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11 Pieces of Advice From UA Engineering Wildcats

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11 Pieces of Advice From UA Engineering Wildcats

Nov. 8, 2022
Earning an engineering education is as rewarding as it is challenging, and many find they learn just as much about topics like teamwork, communication and even themselves as they do about scientific principles and the design and manufacture of goods. Looking for tips on how to best tackle the journey? Take it from these current students and recent graduates.

 Don't be caught up in mess of grades, labs, and reports. Focus in on the fact that you are here to learn as much as you can because in the real world that is what matters. Keep in mind the bigger picture always. You are working towards becoming an engineer. -Natalie S., industrial engineering

a group of students study in a biomedical engineering lab


Live in an engineering theme community. -Ryan H, aerospace engineering

three young women stand in front of a red UA Engineering backdrop smiling and holding props, like a paper cutout of Wilbur Wildcat


Time management!! It is so important to manage your time in this field. Make time for studying and homework, but also make time for yourself to hang out with friends and take care of yourself. Burnout can happen so easily if you don't take breaks when you need to! Go for a walk if you feel like you hit a wall studying. Read a book for your pleasure in your spare time instead of only taking in collegiate material. -Ashli A., systems engineering

a young woman wearing a mask, goggles and a hat that says "Bayer" works on a plant in a Bayer Greenhouse. The plants are in the foreground and she is seen through the leaves.


Don’t be afraid to major in engineering! Engineers come in many different forms, and new ways of thinking are what is needed most in our industries. Your perspective is unique and will help you succeed in ways you never thought of. -Katie S., mining and geological engineering

a group of students stands in front of a UA Engineering backdrop and smiles


 Join clubs and meet people. Go into every experience with an open mind. Apply for things you want, even if you don't feel like you are entirely qualified. -Alena H., chemical engineering

a group of students sit and stand around a Baja racing car on the UA Mall during the Engineering Homecoming tailgate


 It can be really easy to get caught up in your classes and not get involved in all the things going on at UA campus. My first semester was pretty stressful, but during my second semester I rushed Phi Rho and started going to study groups with some of the people in my classes. These actually made it easier to do well in class because I wasn't always looking for the answers by myself. Working as a team on tough physics questions at 1 a.m. helped me bond with my sisters in Phi Rho and people I met who've become some of my closest friends. Being an engineer isn't about knowing the right answer all the time, it's knowing how to get help and work as team when you need it. Getting involved and meeting others who struggle as much as I do has gotten me through so much. -Kat K., materials science and engineering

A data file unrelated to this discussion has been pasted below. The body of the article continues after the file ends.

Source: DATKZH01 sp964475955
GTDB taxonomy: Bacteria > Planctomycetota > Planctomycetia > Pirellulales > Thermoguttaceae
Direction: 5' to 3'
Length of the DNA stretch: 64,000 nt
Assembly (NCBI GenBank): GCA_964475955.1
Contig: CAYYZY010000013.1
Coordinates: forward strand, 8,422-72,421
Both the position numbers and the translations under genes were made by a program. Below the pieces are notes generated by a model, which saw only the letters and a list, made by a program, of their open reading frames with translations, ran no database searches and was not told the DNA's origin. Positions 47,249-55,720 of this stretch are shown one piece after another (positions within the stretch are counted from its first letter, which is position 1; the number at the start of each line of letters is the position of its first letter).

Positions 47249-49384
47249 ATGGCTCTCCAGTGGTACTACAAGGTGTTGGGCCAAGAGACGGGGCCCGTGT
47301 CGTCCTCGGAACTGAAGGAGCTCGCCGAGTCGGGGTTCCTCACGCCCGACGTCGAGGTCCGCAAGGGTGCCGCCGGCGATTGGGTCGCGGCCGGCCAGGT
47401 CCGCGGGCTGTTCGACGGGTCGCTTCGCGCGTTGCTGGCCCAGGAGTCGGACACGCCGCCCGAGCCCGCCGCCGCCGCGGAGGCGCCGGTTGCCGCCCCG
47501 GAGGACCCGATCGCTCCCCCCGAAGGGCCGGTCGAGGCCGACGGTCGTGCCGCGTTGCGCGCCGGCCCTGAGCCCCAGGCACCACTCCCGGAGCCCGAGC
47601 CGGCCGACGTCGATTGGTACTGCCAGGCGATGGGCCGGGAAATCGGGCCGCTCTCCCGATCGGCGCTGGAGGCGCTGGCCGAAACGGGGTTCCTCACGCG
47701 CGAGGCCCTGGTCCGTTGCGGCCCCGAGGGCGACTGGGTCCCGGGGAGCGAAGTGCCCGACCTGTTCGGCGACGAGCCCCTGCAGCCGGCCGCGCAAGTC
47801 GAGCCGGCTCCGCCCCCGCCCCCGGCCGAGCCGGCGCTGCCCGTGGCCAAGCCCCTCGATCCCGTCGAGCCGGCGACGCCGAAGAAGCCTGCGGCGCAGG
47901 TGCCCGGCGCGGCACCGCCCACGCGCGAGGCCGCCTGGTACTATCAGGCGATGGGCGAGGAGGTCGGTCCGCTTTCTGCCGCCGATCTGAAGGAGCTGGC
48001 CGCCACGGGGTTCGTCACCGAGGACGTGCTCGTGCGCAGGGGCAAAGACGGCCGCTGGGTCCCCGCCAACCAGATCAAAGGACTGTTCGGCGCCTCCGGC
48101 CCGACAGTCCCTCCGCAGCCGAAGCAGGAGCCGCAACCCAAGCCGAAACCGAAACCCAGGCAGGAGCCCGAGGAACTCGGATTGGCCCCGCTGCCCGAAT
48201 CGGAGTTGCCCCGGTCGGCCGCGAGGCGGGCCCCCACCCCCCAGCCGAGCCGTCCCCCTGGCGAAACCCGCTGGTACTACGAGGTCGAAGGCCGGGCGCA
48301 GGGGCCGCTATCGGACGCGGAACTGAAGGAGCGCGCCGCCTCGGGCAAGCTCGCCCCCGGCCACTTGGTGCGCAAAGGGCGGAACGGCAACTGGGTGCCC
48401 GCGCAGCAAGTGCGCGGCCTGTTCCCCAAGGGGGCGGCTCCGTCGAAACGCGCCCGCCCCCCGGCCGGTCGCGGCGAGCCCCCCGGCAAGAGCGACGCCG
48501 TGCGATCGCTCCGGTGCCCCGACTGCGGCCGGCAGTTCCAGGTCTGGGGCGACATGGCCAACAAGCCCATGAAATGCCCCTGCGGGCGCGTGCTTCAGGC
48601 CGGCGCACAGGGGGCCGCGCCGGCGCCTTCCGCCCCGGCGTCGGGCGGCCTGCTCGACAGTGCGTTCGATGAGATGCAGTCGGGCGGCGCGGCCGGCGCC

a group of students smile and hold up props like foam fingers in front of a white UA Engineering backdrop


 Remember why you chose engineering! It gets hard, but stick with it by remembering why you wanted to get into it. -Zack H., civil engineering

a young man and a woman are smiling, slightly blurred out. In the foreground is a black neuroprosthetic arm, which the man is holding proudly up to the camera.


 Go to office hours! All faculty are required to host office hours, and few people take advantage of this opportunity so you can get some one-on-one time with your professors. Besides understanding the content better, you can ask about research opportunities and even get letters of recommendation as you get to know your professors better. -Madison S., materials science and engineering

In a room outside a wind tunnel lab, bathed in blue light, a professor points to an image on a screen in front of a student.


 Don't be afraid to sign up for more clubs than necessary when you first come to college. You can best see what matters most to you this way. -Grace H., mechanical engineering

Two young woman stand behind a table with a red tablecloth that reads "Wildcat Baja Racing." One of the students holds a helmet under her arm.


 Get engaged! If you're interested in research, find some labs and apply. Professors really do appreciate enthusiastic freshmen since they can train you and still have you in their lab, theoretically, for another two to three years. It's a lot better than most seniors. And if research isn't for you, find some clubs you're passionate about. College is really what you make of it. -Collin P, biomedical engineering and electrical and computer engineering


One failed test will not derail your future. Learn from your mistakes and always strive to do better. -Meg R., chemical engineering

A student looks to the side at his solar oven, a cardboard box decorated with grey duct tape and a red paper cutout of an explosion.